One thing... I'm noticing there are a lot of people entering the social media landscape who still have the share of voice mentality. You can't help but come across the tweeters with thousands of followers, with updates (or impacts!) concentrated on selling their wealth system or getting more followers. For them it seems more about trying to create their own personal "broadcasting" station instead of genuinely connecting.
On the flip side it's awesome to see so many who do get it, including advertising agencies that are embracing the honesty and transparency of social media. It's great to see our industry (and clients) getting excited about making a real connection with the consumer.
.-= Michelle Tripp (@michelletripp)u00c2u00b4s last blog ..Old Media Falling Into The "Digeration Gap" =-.
Thanks. Good ones. It is interesting how even subtle word choices can influence our perceptions. In the case of some, particularly the harder sounding (target, penetration, impact) they probably affect the way we actually think of consumers. No wonder so much of what we do is met with resistance.
That's funny. It hadn't occurred to me until after the fact and then I did remember the football (gridiron) baseball (field) sketch. His was better. But some of the comparisons -- military terms vs peaceful -- are similar.
Nice thoughts Edward - very helpful.
How about changing "Reach" to "Outreach" or "Reaching out"?
Not that reach and frequency don't still serve a purpose for advertising measurement, but I find many people don't understand the fundamental differences between media planning and social media planning.
In fact, how about changing Social Media "Plan" -- which is really not conveying the organic, fluid nature of the medium at all -- to Social Media Platform? I completely agree that we still need objectives, strategies and tactics in social media, but beyond that, it's really about ideas - more similar to a creative and conversation platform than it is to a media plan.
By the end of the post, I was hearing that wonderful sandpapered rubber delivery of George Carlin. Nice channeling.
Another parallel: self-selection vs self-organizing.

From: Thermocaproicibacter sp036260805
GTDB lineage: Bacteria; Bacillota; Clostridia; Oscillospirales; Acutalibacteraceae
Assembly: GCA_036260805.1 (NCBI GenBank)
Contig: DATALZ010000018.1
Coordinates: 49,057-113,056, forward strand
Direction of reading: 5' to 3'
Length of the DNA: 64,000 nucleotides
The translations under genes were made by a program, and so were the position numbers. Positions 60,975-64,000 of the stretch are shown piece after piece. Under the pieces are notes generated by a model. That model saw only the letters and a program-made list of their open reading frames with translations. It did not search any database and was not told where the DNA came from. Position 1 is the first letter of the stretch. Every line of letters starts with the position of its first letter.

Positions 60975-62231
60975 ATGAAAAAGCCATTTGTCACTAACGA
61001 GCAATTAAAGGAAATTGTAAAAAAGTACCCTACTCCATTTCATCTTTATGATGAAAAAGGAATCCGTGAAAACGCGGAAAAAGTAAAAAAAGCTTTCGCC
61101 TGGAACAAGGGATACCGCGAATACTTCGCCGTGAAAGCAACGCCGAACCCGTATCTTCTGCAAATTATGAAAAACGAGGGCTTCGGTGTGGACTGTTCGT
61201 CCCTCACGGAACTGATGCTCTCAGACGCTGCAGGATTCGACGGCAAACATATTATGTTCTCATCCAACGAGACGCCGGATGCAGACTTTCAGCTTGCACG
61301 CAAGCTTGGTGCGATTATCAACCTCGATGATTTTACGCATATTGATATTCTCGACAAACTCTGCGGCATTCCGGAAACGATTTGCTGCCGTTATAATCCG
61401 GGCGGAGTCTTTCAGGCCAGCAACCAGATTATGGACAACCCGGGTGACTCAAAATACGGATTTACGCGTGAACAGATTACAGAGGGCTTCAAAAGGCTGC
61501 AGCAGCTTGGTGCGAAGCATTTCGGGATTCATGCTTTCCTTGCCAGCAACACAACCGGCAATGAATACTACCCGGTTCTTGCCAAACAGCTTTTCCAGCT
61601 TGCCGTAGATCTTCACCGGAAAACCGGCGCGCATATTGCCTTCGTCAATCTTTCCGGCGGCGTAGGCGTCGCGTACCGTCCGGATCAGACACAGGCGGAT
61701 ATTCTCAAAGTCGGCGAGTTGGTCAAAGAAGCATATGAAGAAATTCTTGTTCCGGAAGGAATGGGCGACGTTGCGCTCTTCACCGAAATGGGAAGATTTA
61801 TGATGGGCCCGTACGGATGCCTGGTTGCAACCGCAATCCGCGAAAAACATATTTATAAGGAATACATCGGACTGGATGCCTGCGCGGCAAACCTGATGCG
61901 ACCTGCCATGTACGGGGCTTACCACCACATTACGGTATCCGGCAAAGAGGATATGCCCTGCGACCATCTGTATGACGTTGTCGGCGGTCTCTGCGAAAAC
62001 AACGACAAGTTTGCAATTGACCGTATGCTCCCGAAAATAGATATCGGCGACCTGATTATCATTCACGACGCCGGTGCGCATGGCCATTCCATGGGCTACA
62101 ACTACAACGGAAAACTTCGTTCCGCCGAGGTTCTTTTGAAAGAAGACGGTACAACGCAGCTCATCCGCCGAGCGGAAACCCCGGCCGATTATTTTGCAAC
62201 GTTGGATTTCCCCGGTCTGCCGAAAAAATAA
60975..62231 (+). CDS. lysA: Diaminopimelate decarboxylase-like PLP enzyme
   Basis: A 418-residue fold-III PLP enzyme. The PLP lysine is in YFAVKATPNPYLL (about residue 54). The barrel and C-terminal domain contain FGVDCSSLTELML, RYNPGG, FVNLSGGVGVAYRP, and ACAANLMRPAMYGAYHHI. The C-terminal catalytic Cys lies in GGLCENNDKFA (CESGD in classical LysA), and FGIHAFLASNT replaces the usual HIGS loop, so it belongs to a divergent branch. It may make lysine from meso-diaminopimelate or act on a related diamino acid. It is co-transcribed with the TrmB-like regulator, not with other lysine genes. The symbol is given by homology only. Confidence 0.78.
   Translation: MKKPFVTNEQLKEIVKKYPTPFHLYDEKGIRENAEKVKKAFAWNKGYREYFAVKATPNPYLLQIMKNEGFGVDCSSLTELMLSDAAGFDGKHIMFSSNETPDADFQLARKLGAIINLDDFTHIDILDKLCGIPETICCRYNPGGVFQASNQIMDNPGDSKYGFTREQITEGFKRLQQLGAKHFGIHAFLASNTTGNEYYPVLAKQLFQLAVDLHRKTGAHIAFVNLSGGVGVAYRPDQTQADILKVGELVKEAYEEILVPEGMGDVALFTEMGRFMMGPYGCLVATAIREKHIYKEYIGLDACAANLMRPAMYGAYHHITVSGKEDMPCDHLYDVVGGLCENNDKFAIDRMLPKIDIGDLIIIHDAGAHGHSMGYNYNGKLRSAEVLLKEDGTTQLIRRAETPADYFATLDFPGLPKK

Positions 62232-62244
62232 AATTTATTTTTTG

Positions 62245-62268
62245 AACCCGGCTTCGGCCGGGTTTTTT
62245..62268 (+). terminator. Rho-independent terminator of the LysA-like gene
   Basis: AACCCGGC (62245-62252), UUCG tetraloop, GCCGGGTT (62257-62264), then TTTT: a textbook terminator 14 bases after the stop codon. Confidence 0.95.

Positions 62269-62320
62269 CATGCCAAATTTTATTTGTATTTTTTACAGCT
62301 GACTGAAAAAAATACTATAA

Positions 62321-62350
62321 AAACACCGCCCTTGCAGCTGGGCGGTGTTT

Jumping on Edwards point: Communication within social media is useless without over arching programs, goals, and campaigns attached to said communication.
Leveraging a community to do something is far more important then simply having a conversation. The leveraging just needs to be done with a spatula...rather then a crowbar.
.-= Stuart Fosteru00c2u00b4s last blog ..Do Calls To Action Work in Comments? =-.
Been there heard that. The idea that you can slap up an account and communicate for free is, in fact, an idiotic idea perpetuated by agencies that aren't rooted and versed in social media. However, I also believe there are objectives, strategies and tactics in SM as well. It's fine to listen and engage and "join the conversation." But at the end of the day we still need to inspire, motivate, and, God forbid, sell stuff. It's just that we need to acknowledge that first our community has to want to buy. And that's where the adding value, sharing, contributing something of use comes in.
Chances are you won't be hit with anything because you've learned to duck, or wear a bullet proof vest. Which is another reason that advertisers should not only change their terminology, but their tactics. Don't get me wrong, I love advertising and have had a great time making ads for more years than I want to say. But there are a few things about the business and the practice that strike me as more and more irrelevant and ineffective. That's why I'm here.
This is something that I'm continually trying to tell my clients who think that social media is the Advertising Field of Dreams-If they set up an account on Twitter or Facebook and tell the world about their product/service, customers will come flocking in.
I love advertising. I love social media. And I can see how the two can happily co-exist. As long as we recognize the differences.
In advertising there are objectives, strategies, and tactics. In social media there is just yourself.
Really well said - thank you for putting such a seemingly simple concept into such straightforward terms. Shocking how many people, and their clients/employers, can't figure this out.
I can't overemphasize the importance of "community" vs. "target audience." I'd prefer to not be hit with anything, thank you very much. :)
This is a must-read.